Stereolab- Fab Four Suture

By Stephen Paulin

Published on Sunday, April 23, 2006

Stereolab are a very experimental post-rock band who combine a multitude of influences including 1960s pop music, electronica and even lounge music. The result is very unusual but easy to listen to. Fab Four Suture is a compilation of recent singles released on 7-inch vinyl, and it is the latest addition to their large back catalog which contains eleven albums, several compilations and EPs and numerous single releases.

The album is bookended by the two parts of Kybernetica Babicka, which sounded dull and unimaginative on their own EP but as the opening and closing sections of this record they work a lot better. In fact they are probably two of the best songs on the album, and this change is due just to a minor adjustment in arrangement. This album shows that even after fourteen years together Stereolab are still produce music of wide variety, whether it is the 70s electronic funk of Interlock with it’s eerie vocals and simple bass playing combined with trumpets, or the 1950s pop sounding Eye of the Volcano which follows it, and also contains virtually unnoticeable political lyrics in amongst the sugar coated pop. Another example of how the rearrangement from EP to full length has benefited the album is Plastic Mile which previously sounded out of place beside the upbeat, tempo building I Was A Sunny Rainphase, now fits in perfectly as the start of 3 more relaxing downbeat songs. The next of these three songs is Get A Shot Of The Refrigerator, which I personally think is a great song, not just because of it’s excellent name. It sounds brilliant and maddening at the same time with muted trumpets in the background and vocals that alternate from speakers. The synthesizers in the following two songs may sound over used to some, but to most they will remind them of 1980s new wave pop. Vodiak opens with short bursts that sound from one speaker then the other and the whole song slowly builds with more instruments and rhythms being introduced as the song moves along. The vocals on the record are consistent throughout showing that Laetitia Sadier can sing capably one her own, although the loss of the late Mary Hansen is noticeable on some songs for example Whisper Pitch could have been a better song with her vocal talent. Excursions Into ‘oh, a-oh’, is another excellently named song, it changes completely midway through from electronic samba rhythm into a heavier piece of post-punk rock. Widow Weirdo begins to bring the album to a close with a slow introduction and then speeding up and branching out wildly with Franch singing around halfway through the song. The album then finishes as it started with Kybernetica Babicka Pt. 2, which is an apt closer to this record.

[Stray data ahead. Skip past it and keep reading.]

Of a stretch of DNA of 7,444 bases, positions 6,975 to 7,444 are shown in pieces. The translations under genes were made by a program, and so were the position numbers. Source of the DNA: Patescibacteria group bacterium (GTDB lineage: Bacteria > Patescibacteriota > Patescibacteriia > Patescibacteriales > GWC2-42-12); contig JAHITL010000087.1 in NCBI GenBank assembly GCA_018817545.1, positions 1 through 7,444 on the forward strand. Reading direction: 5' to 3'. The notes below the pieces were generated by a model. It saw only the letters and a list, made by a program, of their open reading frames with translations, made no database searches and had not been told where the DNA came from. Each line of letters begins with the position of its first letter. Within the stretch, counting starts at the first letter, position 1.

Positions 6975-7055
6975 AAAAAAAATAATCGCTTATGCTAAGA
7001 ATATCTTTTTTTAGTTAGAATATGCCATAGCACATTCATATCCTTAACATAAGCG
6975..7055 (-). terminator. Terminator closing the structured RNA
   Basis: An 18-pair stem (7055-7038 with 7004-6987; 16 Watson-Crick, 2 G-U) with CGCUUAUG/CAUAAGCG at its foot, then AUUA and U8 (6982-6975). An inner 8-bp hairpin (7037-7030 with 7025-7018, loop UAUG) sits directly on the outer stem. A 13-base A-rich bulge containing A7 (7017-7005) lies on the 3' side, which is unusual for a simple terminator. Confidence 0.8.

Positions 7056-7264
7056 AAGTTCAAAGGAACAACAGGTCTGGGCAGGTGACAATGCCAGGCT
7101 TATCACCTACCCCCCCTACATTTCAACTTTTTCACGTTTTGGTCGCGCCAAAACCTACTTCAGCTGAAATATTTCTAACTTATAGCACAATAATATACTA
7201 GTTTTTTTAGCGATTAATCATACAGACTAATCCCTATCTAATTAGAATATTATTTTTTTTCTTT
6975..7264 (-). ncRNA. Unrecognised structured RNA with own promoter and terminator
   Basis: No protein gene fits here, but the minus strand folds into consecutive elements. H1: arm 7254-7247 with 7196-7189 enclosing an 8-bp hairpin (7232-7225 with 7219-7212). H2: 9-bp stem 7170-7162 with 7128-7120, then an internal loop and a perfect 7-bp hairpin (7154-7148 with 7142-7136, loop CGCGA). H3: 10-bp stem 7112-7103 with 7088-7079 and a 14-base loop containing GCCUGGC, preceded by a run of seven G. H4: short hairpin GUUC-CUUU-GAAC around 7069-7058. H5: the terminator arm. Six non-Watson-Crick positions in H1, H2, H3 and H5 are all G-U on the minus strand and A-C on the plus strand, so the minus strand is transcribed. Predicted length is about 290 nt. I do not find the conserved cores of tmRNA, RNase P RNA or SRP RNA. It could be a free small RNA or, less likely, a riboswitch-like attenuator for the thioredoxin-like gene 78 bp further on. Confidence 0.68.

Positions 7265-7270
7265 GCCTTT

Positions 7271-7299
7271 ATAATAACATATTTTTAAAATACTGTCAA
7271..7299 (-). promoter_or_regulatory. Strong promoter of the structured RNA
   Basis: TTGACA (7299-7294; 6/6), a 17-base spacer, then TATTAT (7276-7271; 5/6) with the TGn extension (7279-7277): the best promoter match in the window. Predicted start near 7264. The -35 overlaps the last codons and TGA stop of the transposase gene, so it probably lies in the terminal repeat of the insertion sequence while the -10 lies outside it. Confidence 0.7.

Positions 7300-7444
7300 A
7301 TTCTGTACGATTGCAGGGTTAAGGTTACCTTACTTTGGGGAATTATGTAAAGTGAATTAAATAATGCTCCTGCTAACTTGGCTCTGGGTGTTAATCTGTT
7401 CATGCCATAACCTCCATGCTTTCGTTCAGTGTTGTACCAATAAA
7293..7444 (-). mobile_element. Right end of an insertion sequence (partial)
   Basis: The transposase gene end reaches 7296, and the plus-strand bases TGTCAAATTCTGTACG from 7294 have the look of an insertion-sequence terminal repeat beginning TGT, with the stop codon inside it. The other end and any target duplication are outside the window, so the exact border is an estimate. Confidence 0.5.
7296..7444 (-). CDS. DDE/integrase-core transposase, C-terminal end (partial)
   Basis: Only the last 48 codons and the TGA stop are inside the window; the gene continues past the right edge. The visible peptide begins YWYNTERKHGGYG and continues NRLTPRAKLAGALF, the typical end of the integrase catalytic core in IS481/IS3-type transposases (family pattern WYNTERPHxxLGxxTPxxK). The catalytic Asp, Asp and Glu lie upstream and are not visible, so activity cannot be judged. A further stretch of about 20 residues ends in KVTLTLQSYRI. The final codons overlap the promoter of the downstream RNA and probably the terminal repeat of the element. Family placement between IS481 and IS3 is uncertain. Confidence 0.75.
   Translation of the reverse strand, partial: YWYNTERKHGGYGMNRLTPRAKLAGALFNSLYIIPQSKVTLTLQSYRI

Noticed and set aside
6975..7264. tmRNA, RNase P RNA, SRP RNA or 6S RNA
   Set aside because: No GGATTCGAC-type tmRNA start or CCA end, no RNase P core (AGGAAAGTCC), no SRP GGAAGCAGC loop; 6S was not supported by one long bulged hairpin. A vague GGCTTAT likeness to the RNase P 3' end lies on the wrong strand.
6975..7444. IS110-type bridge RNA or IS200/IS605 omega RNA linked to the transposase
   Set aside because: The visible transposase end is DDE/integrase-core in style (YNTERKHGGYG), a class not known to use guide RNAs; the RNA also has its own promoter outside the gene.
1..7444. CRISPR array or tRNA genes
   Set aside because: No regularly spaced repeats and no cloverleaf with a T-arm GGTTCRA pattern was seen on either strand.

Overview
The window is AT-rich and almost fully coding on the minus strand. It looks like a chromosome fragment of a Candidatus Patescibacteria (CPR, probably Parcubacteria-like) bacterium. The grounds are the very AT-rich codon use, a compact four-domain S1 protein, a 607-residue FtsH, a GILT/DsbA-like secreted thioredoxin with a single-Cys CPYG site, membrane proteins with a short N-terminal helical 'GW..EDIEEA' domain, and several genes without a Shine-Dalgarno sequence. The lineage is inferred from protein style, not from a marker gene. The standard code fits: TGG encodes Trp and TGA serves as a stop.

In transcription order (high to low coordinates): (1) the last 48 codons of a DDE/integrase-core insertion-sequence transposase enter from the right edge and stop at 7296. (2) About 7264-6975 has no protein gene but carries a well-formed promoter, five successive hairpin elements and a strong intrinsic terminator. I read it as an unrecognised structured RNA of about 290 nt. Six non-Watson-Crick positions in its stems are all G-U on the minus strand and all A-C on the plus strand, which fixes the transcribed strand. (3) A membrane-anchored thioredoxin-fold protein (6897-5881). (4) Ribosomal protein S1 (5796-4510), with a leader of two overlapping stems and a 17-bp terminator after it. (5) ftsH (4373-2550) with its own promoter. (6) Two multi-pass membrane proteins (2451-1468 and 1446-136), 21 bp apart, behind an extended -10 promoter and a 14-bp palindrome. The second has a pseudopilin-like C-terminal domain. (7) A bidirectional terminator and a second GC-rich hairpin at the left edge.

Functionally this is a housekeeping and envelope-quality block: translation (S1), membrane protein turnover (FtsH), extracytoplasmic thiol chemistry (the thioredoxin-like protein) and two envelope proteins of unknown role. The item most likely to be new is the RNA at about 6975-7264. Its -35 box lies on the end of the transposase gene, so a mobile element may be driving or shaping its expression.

For the current fans of Stereolab this is by no means an essential buy, as the majority of the songs have been previously released, on albums, EPs, singles and vinyl. But for a first time listener this a great record to introduce the weird and wonderful Stereolab into your music collection.

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